The 80’s Horror genre gave us some of the goriest and most original films that made us peer from behind the couch. Here are the Top 10 80s Horror Movies.
10. Day of the Dead (1985)
This is the third film in George A. Romero's Dead series. With zombies having overrun the globe, a small team of surviving humans hide in an underground bunker in Florida. They consist of an uneasy alliance of scientists and the military personnel.
9. The Fly (1986)
This '80s horror remake turned out pretty nifty. This thriller, from David Cronenberg, stars Jeff Goldblum as a scientist attempting to crack a teleportation code - but things go wrong when his DNA becomes spliced with that of a fly's thanks to a problematic trial. It's not long before the fly DNA starts to take control.
8. A Nightmare on Elm Street (1984)
It's hard to recall a time when Freddy Krueger (Robert Englund) actually WAS scary, but a quick re-watch of Wes Craven's dream-stalking scare-flick will remind you, as the nightmare-weaver goes after the teenage residents of Elm Street, including young Nancy (Heather Langenkamp).
7. The Howling (1981)
Released the same year as An American Werewolf In London, Joe Dante's similarly tongue-in-cheek pooch flick is arguably even scarier, mostly thanks to its remote location and a fantastically nightmarish turn by lead wolf Robert Picardo. Ignoring the plot of Gary Brandner's original novel, the film follows disturbed news reporter Karen (Dee Wallace) to a spiritual retreat where monsters lurk.
6. Friday The 13th Part 2 (1980)
Though the saga of Jason Voorhees' obsession with slice-n-dicing teenagers became something of a bad joke after the franchise's first four entries, number two is easily the creepiest as our heroine Ginny (Amy Steel) goes up against Jason himself. This is before the hockey mask, and he's wearing a deliciously sinister sack over his deformed head.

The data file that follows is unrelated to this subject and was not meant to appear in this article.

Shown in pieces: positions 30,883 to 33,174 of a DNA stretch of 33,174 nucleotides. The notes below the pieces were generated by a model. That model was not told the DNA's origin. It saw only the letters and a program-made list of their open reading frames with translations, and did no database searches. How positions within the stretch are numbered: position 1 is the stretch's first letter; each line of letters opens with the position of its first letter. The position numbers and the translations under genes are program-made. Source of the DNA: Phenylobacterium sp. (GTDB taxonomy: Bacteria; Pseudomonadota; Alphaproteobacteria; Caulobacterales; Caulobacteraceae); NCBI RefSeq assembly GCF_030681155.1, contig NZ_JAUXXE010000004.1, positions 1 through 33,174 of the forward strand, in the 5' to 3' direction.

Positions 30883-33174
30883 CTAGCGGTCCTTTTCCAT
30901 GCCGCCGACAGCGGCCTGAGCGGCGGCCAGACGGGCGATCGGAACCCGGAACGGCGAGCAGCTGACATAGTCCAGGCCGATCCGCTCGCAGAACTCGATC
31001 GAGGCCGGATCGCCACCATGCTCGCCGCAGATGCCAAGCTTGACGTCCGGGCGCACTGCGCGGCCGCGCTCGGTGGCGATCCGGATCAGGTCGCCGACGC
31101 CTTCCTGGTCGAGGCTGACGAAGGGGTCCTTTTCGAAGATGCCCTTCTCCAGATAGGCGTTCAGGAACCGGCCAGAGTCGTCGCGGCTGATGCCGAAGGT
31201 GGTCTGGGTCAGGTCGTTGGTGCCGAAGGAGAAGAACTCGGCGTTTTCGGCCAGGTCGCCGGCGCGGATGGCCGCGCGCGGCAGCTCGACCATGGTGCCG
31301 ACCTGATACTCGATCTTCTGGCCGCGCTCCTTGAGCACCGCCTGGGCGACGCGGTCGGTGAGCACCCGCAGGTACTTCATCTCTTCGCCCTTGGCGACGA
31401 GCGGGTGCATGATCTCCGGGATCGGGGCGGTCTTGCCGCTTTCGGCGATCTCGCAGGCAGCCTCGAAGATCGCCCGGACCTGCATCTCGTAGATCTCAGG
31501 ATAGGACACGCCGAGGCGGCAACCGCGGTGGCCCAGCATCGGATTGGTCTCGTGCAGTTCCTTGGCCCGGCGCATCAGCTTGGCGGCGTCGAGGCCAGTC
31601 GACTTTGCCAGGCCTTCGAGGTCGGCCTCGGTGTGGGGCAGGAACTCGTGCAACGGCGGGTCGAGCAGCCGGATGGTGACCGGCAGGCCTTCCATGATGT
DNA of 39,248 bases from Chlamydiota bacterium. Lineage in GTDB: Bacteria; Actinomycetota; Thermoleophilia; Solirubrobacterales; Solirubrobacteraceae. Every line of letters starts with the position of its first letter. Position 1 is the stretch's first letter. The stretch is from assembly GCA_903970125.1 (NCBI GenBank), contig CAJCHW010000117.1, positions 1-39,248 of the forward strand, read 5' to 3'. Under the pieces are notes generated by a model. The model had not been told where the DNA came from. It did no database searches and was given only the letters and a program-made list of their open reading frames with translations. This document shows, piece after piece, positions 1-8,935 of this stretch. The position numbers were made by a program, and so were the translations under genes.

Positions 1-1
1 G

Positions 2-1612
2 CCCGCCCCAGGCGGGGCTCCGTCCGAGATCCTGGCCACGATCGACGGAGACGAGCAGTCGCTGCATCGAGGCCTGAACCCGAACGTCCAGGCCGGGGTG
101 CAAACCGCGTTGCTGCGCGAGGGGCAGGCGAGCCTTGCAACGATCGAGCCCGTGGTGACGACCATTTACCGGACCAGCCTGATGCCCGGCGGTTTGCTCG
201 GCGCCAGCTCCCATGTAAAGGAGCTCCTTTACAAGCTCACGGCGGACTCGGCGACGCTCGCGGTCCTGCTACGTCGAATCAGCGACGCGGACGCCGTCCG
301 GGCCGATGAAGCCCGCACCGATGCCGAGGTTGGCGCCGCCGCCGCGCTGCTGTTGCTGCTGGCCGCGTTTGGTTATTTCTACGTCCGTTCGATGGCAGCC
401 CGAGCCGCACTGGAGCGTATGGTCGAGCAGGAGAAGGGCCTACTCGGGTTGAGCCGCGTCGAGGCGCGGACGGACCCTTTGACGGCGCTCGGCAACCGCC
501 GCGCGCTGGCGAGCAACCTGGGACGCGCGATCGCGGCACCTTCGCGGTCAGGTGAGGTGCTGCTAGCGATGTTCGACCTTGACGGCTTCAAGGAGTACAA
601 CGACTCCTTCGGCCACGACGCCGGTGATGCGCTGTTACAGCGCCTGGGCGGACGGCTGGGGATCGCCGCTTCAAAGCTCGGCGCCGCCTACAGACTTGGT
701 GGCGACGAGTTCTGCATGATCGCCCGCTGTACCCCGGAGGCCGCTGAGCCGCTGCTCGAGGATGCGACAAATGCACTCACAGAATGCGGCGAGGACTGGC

5. An American Werewolf in London (1981)
Expertly blending laughs with scares, John Landis' pioneering werewolf flick is about backpackers David and Jack who land in England and are swiftly attacked by a hideous beast that claims Jack's life. Though David survived, he might be about to go through some changes.
4. Poltergeist (1982)
This film is proof that just because something's produced by Steven Spielberg doesn't mean a film can't contain some truly mentally-scarring imagery. This suburban tale from director Tobe Hooper follows the Freeling family, who move into a new home, only to discover it's being haunted by the restless ghosts of an old Indian cemetery.
3. Hellraiser (1987)
This movie is Clive Barker's adaptation of his own novel. Hellraiser forever branded the name 'Pinhead' into the minds of the 80's movie-going public as that needling demon-angel that comes to anybody who solves the Lament Configuration puzzle box and offers to tear their souls apart. Attempting to survive the carnage is perky teenager Kirsty (Ashley Laurence).
2. The Shining (1980)
Stephen King may have disowned Stanley Kubrick's adaptation of his novel, but we stand by it as one of the most elegant horror films ever made. Jack Nicholson plays an alcoholic writer who sets up camp with his family at the Overlook Hotel during off-season, only to go, well, a bit mad.
1. The Thing (1982)
Back when remakes weren't commonplace (imagine that), John Carpenter's reimagining of Howard Hawks' 1951 scarer expertly gets under the skin as hero MacReady (Kurt Russell) finds himself stranded in the Antarctic and facing off against a shape-shifting alien.
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